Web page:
From a post on Facebook:
More than ever I am convinced that the professional study of economics peaked in the classical liberal era with John Stuart Mill and rapidly became a mostly destructive force in society thereafter. What was once an area of inquiry dedicated to counteracting intuitive-yet-bad ideas has overwhelmingly devolved into a pseudo-scientific industry of naval-gazing in support for some of the worst fallacies these classical thinkers devoted their lives to refuting, such as utterly absurd claims like “consumption increases output”.
My current theory for why this has occurred is that the classical thinkers were a diverse group with many of them devoting their lives to actual value creation for other people through commerce and most of them multi-disciplinary polymaths. They had an integrated view of the world that was rich and realistic. All of that has been sandblasted into oblivion. This seems to be the result of the mathematization and hyper faux-specialization of the “economics profession”, combined with the fact that most employment opportunities for economists are in academia (where the real world is irrelevant) or government directly (same problem, worse incentives).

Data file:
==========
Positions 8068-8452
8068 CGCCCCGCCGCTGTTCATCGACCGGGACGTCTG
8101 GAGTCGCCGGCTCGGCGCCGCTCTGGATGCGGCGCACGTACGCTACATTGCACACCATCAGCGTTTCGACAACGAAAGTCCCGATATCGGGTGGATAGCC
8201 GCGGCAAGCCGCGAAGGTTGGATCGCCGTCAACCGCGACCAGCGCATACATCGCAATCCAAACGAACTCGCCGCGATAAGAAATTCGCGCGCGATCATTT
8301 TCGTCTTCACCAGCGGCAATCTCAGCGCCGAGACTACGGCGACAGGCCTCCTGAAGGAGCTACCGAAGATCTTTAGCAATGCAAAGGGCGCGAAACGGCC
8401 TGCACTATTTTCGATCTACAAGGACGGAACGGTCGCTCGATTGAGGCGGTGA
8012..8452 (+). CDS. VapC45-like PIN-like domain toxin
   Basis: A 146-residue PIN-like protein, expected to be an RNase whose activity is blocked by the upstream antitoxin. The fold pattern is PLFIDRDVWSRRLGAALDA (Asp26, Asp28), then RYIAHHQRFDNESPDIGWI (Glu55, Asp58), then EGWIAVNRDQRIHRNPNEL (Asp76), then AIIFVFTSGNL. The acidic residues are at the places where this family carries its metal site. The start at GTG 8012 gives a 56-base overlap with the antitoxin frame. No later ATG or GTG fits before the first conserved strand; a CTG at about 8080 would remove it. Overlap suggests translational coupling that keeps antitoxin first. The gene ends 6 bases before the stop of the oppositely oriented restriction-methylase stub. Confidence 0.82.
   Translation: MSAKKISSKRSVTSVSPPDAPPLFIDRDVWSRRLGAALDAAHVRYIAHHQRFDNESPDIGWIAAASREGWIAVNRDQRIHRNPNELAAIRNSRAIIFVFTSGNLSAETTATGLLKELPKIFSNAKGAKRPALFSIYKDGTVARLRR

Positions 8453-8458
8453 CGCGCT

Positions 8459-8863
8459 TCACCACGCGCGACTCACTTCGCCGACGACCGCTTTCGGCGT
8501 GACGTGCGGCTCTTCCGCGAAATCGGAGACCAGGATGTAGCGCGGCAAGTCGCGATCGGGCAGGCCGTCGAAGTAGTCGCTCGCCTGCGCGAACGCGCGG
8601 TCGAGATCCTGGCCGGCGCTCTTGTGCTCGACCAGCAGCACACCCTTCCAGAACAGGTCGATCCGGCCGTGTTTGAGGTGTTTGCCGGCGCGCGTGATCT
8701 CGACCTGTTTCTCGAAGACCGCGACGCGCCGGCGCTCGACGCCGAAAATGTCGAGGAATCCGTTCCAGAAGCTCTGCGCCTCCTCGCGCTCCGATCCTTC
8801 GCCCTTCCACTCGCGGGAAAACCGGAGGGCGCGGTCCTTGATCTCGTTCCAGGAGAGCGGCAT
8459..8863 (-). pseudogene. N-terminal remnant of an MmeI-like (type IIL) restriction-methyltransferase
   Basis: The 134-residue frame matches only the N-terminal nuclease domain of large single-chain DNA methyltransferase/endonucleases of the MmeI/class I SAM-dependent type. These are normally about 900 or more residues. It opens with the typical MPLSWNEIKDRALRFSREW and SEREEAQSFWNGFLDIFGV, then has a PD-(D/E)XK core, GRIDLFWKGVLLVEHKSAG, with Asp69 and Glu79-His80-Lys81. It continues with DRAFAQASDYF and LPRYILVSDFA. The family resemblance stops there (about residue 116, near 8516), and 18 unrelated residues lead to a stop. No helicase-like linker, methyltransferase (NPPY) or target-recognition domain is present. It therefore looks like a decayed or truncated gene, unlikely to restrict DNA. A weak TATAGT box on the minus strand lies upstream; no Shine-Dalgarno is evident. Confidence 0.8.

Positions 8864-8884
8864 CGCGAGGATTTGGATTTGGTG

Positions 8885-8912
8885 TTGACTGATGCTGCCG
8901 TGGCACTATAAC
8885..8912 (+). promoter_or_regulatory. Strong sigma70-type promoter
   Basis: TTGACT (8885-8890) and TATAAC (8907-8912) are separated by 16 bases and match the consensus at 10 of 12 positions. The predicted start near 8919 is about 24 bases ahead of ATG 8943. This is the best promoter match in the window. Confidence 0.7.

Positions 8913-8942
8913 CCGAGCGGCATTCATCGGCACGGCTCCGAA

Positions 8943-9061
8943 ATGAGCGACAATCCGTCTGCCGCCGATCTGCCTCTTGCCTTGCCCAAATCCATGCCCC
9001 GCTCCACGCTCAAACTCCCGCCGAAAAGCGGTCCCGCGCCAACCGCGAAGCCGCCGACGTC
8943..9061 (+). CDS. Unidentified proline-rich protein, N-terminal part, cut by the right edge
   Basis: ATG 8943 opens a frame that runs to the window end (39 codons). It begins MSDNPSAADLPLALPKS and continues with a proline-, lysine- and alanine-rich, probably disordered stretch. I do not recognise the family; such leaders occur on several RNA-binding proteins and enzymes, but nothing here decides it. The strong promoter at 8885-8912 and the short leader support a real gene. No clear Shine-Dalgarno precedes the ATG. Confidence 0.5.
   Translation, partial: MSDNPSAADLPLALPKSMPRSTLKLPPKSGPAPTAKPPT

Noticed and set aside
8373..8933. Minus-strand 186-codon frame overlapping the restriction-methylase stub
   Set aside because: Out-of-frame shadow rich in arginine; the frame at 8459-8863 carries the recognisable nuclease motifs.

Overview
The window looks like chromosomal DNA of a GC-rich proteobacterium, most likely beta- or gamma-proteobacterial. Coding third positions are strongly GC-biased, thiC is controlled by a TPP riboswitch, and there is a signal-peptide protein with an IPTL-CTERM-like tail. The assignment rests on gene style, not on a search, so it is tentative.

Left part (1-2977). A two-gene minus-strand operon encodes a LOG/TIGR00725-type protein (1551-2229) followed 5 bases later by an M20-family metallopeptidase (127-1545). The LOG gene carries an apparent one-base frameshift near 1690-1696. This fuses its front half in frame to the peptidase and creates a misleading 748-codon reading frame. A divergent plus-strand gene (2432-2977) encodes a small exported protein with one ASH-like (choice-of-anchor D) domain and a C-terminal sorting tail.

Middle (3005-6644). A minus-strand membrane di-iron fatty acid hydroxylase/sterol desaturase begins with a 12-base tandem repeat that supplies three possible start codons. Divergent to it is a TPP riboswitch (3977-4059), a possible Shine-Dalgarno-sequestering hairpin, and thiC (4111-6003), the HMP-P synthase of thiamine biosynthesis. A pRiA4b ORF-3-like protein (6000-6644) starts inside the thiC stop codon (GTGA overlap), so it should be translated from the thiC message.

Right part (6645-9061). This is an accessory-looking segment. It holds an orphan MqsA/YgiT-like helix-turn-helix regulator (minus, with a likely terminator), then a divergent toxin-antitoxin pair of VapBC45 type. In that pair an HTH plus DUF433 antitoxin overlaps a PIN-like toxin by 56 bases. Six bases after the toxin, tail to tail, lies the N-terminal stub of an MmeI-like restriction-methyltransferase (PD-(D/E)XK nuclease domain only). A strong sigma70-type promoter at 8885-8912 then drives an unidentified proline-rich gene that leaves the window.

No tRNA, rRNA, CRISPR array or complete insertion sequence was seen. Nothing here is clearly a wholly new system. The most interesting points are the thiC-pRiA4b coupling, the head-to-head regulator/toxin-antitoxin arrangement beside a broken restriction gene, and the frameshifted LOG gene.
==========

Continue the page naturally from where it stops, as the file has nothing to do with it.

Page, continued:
If you want to glimpse economics from the inside, read Miles Kimball on three goals for Ph.D courses.
My instinct is that the profession is not as bad as Papola portrays it, although I have sympathy with where he is coming from.
1. I see strong gains in economic history, understanding the causes and consequences of economic growth, finance theory, mechanism design, game theory, and other areas. Yes, there is over-hyping, but I believe that the progress is genuine.
2. In academic economics, the emphasis is on “tools,” meaning mathematical techniques. This crowds out thinking either about deep philosophical issues or the real world. I wish that philosophical rigor were emphasized as much as mathematical rigor. In terms of the real world, what troubles me most about economists’ mindset is the failure to appreciate the importance of conflict within organizations and radical ignorance/uncertainty.
3. Macro is a disaster area. I have said before that it ought to be relegated to a “history of thought” course, rather than given equal billing with micro. But hardly anything else in economics is as bad as macro.
4. For a long time, applied econometrics was a disaster area. What Angrist calls the “credibility revolution” has helped, I think, although again there is over-hyping.
5. I have said before that I think that the economics profession is far too heavily influenced by a few “top” departments. I do not know how much worse things are in economics than in other disciplines. But in economics, the control that MIT, Chicago, and Harvard exert is so strong that they can pull several generations of economists in the wrong direction. Tyler Cowen cites relevant data and remarks,
It has been evident for a while that the former “top six” is in some ways collapsing into a “top two,” namely Harvard and MIT.
It is a self-perpetuating, in-bred, smug, narrow guild. I do not know what to do about it.